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Bushfire Management Plans

A Bushfire Management Plan identifies bushfire hazards, risk to development and strategies for mitigating the impacts of bushfire on life, property and the environment. This includes identifying specific risk factors associated with developments, planning for the separation of at risk elements and providing access and treatments to facilitate an effective response to bushfire.

Some developments in bushfire pone areas require a bushfire management plan (BMP) that are complaint with the local government planning scheme and the state planning policy – Natural hazards risk and resilience. Bushfire management plans take into consideration BAL ratings, macro and site context, environmental features, fire management lines and trails, water supply, access requirements etc. BMPS are also required to meet the local council planning outcomes and objectives.

The purpose of a Bushfire management plan is to:

  1. confirm bushfire hazard exposure;
  2. direct where on a site development should be located to minimise exposure for people, property and buildings to bushfire hazard;
  3. determine measures to be utilised to reduce bushfire hazard;
  4. determine measures to be utilised to mitigate any remaining bushfire hazard.
  1. A bushfire management plan is required to be prepared in consultation with local rural or urban fire brigades and other relevant adjacent land managers and adjoining local government.
  2. A bushfire management plan generally includes the following information:
    1. executive summary;
    2. scope of proposed work;
    3. bushfire hazard assessment;
    4. proposed development;
    5. exposure to hazard and risk assessment including:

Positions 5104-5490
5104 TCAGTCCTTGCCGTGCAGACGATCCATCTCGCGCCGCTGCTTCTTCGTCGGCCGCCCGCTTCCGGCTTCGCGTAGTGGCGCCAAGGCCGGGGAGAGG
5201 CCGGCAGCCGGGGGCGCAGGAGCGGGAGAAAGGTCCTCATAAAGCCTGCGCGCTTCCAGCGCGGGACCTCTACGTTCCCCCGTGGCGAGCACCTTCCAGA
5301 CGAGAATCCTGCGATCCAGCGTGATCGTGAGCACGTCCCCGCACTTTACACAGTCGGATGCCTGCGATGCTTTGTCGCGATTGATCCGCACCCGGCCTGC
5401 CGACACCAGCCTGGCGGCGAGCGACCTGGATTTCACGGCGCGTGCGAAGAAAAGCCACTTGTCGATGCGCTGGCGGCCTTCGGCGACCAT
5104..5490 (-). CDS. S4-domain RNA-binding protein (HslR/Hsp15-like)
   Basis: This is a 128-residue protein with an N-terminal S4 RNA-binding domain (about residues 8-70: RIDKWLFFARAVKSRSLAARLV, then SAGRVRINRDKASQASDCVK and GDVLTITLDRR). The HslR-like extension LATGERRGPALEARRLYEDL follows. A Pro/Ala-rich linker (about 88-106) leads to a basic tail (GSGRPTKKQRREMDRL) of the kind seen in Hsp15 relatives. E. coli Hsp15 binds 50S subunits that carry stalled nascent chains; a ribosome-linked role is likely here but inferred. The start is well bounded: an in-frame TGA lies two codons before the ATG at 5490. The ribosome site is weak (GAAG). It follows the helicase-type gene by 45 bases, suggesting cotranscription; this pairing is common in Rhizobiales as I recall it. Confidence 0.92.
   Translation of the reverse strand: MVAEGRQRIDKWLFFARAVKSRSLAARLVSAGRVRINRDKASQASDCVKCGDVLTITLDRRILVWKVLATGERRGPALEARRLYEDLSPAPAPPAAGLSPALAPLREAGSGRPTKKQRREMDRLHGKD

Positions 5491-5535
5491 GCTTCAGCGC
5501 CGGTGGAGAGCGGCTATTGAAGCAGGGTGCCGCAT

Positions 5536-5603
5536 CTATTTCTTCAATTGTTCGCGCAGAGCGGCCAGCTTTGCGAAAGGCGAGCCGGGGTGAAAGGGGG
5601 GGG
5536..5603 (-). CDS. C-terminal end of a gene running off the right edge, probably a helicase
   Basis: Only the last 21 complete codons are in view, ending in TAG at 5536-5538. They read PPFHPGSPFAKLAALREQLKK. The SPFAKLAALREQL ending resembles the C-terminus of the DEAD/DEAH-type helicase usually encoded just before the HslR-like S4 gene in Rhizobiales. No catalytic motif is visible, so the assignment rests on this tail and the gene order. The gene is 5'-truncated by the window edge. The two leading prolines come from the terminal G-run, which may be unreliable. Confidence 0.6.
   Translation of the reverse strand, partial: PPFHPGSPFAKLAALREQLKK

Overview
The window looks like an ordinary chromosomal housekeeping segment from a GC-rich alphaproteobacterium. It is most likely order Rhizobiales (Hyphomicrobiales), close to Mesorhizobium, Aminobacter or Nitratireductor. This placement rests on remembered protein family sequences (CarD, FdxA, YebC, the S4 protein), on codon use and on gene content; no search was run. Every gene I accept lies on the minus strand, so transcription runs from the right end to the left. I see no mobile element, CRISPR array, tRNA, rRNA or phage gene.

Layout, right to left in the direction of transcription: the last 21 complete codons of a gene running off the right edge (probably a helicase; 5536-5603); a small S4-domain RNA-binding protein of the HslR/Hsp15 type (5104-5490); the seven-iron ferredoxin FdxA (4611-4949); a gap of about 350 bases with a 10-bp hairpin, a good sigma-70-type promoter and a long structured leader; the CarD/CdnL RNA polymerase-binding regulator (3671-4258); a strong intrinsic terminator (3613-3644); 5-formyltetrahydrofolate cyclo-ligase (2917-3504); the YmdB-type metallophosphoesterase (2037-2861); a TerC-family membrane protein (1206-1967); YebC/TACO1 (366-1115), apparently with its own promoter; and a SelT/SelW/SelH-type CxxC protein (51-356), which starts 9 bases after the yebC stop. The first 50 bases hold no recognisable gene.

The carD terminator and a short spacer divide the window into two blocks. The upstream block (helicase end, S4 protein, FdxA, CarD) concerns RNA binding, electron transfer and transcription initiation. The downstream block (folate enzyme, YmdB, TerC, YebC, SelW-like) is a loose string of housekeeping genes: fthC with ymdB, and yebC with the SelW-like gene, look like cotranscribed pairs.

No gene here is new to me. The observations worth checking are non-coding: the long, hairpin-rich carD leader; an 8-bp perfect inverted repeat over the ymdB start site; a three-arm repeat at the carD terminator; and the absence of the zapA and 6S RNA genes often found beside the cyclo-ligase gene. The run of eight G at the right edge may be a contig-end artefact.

1. likely direction of bushfire attack;
      2. environmental values that may limit mitigation options;
      3. location of evacuation routes and safety zones;
      4. mapping of risk for the different components of the development;
    6. consultation with stakeholders;
    7. proposed hazard mitigation measures including:
      1. siting of development;
      2. warning and evacuation procedures;
      3. protection of high risk buildings with low risk buildings;
      4. use of fire retardant landscaping;
      5. fire fighting infrastructure;
      6. asset protection zones and fire breaks;
    8. preferred development area including identification of:
      1. appropriate land uses and their preferred location, including siting preference based on slope;
      2. road and lot layout;
      3. fire trails and breaks;
      4. evacuation routes;
      5. asset protection zones and treatment;
    9. required ongoing hazard management actions including:
      1. fire trail and break maintenance;
      2. asset protection zone maintenance;
      3. fire fighting infrastructure maintenance;
      4. fire trail signage;
      5. land owner education;
      6. appropriate landscaping and its maintenance;
      7. inspection regime;
    10. recommendations;
    11. conclusion.